Which Nets have improved? Which have regressed?

The Nets' season has generated so much fan frustration that it's hard to keep things in perspective. Despite a devastating run of injuries, they're in good position to make the playoffs (currently 5 to 8 games ahead of the Wizards, Bulls, Hornets, and Pistons) and even to avoid a first-round match-up with the Bucks (2 games ahead of Orlando for 7th--and 0.3 points better as measured by SRS). And for all the well-deserved nostalgia regarding last year's gritty team, this team is just two games behind where last year's team was at the All Star break. It may actually be Kenny Atkinson's best coaching performance, all things considered.

Some frustrated fans like to say that every player on the team has regressed this season. Obviously, that's an exaggeration. But to see just how much of an exaggeration, it's helpful to make a systematic comparison, player by player, of real plus-minus ratings from this season and last season. As it turns out, there are a lot more improvements than regressions.

Significant improvement

Spencer Dinwiddie. Dinwiddie has been a full point better on the offensive end than he was last season, despite not shooting as well. More importantly, he has been an only-modestly-below-average defender. Fans forget how bad Dinwiddie was defensively last season. By getting back to his 2017-18 defensive level while also upping his offensive game, he's performing like a top-15 point guard. 2019-20: +2.16 RPM (+2.61 ORPM, -0.45 DRPM, 1654 MP); 2018-19: -1.68 RPM (+1.53 ORPM, -3.21 DRPM, 1914 MP).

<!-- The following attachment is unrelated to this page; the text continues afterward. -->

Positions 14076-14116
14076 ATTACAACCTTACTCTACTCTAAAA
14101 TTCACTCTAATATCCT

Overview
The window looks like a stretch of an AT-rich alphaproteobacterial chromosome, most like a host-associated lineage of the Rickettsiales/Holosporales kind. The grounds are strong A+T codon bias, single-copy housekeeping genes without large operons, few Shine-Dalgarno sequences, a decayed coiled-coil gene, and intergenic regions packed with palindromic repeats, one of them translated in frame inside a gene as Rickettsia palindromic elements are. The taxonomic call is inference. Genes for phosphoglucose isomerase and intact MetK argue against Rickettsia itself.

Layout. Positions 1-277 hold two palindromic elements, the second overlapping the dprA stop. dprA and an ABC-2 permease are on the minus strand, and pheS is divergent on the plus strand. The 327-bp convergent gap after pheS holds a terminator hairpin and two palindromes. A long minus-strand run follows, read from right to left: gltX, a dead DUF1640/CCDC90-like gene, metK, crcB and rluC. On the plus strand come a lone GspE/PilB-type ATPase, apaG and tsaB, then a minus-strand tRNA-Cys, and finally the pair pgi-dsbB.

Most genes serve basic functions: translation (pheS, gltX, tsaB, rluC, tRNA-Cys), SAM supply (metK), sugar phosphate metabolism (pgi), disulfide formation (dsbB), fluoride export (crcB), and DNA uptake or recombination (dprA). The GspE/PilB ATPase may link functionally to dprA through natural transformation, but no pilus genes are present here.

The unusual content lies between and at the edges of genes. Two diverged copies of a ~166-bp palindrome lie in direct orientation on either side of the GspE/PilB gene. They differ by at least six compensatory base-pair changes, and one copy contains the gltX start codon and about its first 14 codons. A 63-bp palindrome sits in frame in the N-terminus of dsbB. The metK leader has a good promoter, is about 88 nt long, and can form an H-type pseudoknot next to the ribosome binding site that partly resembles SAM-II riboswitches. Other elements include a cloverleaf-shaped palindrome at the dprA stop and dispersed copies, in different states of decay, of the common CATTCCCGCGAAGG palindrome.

Timothe Luwawu-Cabarrot. "Improvement" is relative in TLC's case. He was one of the very worst-rated players in the league last season. He's still bad this season, but much less bad on both sides of the ball. If he eventually becomes an average NBA player he might be Sean Marks's most remarkable find. 2019-20: -2.33 RPM (-1.93 ORPM, -0.39 DRPM, 423 MP); 2018-19: -5.26 RPM (-3.25 ORPM, -2.01 RPM, 669 MP).

Taurean Prince. Another case of relative improvement. Despite his shooting slump, Prince rates as a slight plus offensively. And his defense, which was atrocious last season, has been much less bad. For the first time in his career, he looks like an average NBA player. Maybe not worth a first-round draft choice--unless he continues to improve--but not as bad as many Nets fans seem to think. 2019-20: -0.07 RPM (+0.37 ORPM, -0.44 DRPM, 1573 MP); 2018-19: -2.71 RPM (-0.57 ORPM, -2.14 DRMP, 1552 MP).

Rodion Kurucs. Fans who think Kurucs has played well enough to get minutes aren't wrong. Despite a rocky start to the season, he's slightly positive on both ends--which wasn't the case last season. I don't pretend to know whether he remains in the doghouse due to some disciplinary issue, his legal problems, or what. 2019-20: +0.73 RPM (+0.28 ORPM, +0.45 DRPM, 424 minutes); 2018-19: -1.50 RPM (-1.21 ORPM, -0.29 DRPM, 1294 MP).